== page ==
India's New Crop of Entrepreneurs Unfazed by Sagging Economy
Friday, May 15, 2009
NEW DELHI -- A little more than a year ago, Rajesh Razdan quit his cushy, well-paying job with a global cellphone company here to launch a small start-up that would offer a slew of new services to cellphone users. India's recent economic boom, he said, was the perfect setting in which to become an entrepreneur.
For his new venture, mCarbon, Razdan, 33, had developed sophisticated call-management technology that included blocking unwanted calls on cellphones -- a feature he hoped to pitch to high-powered corporate executives.
By the time his niche service was ready, however, the worldwide financial meltdown had begun, drying up cash flows. He had to give the product a new spin.
"In a slowing economy, everybody looks for something extra for their money, so we quickly repackaged it as a service for the masses, not just high-end users," Razdan said recently. "We said, 'Our service will help you reclaim those personal moments that are lost when the cellphone rings or vibrates. When you are meditating or talking to your son at the breakfast table or driving -- the service will allow only your preferred callers to get through to you."
Airtel, a large Indian telecommunications company that quickly signed on as an mCarbon client, is planning to launch the "do not disturb" service nationwide soon.
The economic slowdown is the first major challenge faced by India's new crop of entrepreneurs, forcing them to consider different business models and look for untapped markets. Many, like Razdan, belong to the first generation of risk-takers, who quit safe jobs and defied their families to launch start-ups in the rapidly expanding economy of the past decade. But after four years of growth topping 9 percent, the rate is expected to slow to about 6 percent this year.
The sagging economy, however, appears not to have curbed the dreams of India's budding entrepreneurs. Analysts say that although the amount invested in start-ups dipped in the first quarter of 2009, the number of deals did not.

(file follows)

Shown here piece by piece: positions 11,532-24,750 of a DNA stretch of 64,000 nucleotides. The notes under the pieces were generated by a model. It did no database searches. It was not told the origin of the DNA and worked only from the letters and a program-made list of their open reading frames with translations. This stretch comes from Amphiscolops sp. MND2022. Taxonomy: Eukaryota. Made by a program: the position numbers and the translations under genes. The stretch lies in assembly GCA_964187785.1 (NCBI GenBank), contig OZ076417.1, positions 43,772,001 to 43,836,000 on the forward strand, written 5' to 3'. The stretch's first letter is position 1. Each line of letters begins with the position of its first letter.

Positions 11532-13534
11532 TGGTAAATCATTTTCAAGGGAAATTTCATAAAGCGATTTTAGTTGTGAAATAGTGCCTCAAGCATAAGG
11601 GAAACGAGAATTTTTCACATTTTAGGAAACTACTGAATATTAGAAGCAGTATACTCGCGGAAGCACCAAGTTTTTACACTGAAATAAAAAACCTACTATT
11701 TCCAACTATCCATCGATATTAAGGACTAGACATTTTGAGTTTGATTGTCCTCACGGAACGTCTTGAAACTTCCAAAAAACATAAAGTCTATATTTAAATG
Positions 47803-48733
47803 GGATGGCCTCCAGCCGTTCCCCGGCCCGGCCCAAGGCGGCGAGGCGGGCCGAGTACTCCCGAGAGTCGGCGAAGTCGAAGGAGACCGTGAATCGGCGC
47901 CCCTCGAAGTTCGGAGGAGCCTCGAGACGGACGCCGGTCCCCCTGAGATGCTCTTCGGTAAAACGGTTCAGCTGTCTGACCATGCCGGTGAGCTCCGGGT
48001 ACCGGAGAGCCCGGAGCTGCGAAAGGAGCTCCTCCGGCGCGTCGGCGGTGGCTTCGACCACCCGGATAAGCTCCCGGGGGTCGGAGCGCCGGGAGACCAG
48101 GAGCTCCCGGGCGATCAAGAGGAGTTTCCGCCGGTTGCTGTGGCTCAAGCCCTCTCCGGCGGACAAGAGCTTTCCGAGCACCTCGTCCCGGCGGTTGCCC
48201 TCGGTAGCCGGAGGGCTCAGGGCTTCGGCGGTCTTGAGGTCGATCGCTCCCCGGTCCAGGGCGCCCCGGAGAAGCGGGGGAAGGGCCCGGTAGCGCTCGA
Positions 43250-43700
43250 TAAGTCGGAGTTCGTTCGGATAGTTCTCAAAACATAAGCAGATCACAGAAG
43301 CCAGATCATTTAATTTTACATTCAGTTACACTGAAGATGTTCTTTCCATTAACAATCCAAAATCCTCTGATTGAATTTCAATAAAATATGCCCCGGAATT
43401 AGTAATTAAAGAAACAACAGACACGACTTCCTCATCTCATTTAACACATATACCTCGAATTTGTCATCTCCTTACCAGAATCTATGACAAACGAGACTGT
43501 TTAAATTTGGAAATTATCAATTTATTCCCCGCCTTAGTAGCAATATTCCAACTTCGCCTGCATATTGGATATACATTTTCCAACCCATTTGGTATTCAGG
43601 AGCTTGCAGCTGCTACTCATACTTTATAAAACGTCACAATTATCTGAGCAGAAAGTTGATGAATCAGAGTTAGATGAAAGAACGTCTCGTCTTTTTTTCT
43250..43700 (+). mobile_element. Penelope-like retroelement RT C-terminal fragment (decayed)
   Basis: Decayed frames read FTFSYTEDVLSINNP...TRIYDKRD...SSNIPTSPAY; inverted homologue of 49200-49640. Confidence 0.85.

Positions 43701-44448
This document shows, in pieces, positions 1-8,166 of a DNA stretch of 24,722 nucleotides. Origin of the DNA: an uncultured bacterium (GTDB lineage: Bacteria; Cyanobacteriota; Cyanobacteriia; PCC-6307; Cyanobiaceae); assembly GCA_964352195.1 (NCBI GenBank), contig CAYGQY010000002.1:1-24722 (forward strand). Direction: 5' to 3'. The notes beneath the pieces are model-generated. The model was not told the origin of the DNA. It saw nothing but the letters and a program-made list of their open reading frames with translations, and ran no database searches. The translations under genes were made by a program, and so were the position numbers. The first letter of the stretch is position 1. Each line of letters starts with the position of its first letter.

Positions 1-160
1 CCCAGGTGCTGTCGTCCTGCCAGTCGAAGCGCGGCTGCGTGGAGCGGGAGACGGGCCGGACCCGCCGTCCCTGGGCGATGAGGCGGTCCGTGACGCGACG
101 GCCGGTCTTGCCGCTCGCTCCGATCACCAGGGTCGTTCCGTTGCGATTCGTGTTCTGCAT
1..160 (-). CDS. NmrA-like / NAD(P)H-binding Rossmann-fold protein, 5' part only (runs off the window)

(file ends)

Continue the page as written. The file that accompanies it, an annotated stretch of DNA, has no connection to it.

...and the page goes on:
"These start-ups are a product of India's economic boom," said Arun Sahay, chairman of the three-year-old Center for Entrepreneurship in Gurgaon, outside New Delhi. "The willingness to take risks has risen. For so long, Indian universities produced only job seekers. But now we want entrepreneurs, who are job creators."
"With the economic slowdown, entrepreneurship has become a real career option, and students are queuing up," added Sahay, whose center aims to help young people figure out how to turn their ideas into lucrative realities. "There is a fear that everybody is not going to find a job when they graduate."
Still, entrepreneurs say, India's seed-fund and venture-capital network remains inadequate, while potential investors from abroad face numerous bureaucratic, legal and tax hurdles.
Many of the new entrepreneurs also face resistance from their middle-class families, which push them to seek secure salaried jobs rather than risk starting up a business.
"My parents' generation sees risk as a gamble. My generation sees it as an opportunity," said Arun Balakrishnan, 25, who graduated from a business school last summer and decided to start a venture with a classmate. "My mother wept daily. Relatives said, 'You are so intelligent, why do you want to do business?' It just isn't respectable enough. My partner and I literally begged our parents to give us two years to prove ourselves."
They launched Zibika.com, a retail Web site seeking to tap India's vast, underserved insurance market, with a small amount of seed funding from a California-based investor. Balakrishnan calls the business "slowdown-proof."
"Indian start-ups are showing a certain maturity and pragmatism in reacting to the slowdown," said Alok Mittal, managing director of Canaan, a Gurgaon-based venture capital fund. "They are scaling back their ambitious, long-term projects and aiming for work that brings quick revenue so that they do not have to seek fresh rounds of funds during the slowdown."
"India is still growing," he added. "There is a lot of room to grow for start-ups. Nobody is folding up."
Four years ago, Sanjay Salil, 40, launched a consultancy called MediaGuru to take advantage of the media boom in India's smaller cities. He helped set up radio and TV stations in various regional languages across the country. But in the past six months, as media groups shelved their expansion plans, Salil began exploring the idea of a Web-based business that would require less capital. In January, he launched India's first Hindi-language cricket Web site, targeting small-town customers.
Salil says that for him and other new entrepreneurs, the downturn is a blessing in disguise.
"The slowdown has created a level playing field like never before," he said. "People with deep pockets, and those who were ahead of us, are now in the same spot as us. The slump gives start-ups an opportunity to catch up with them."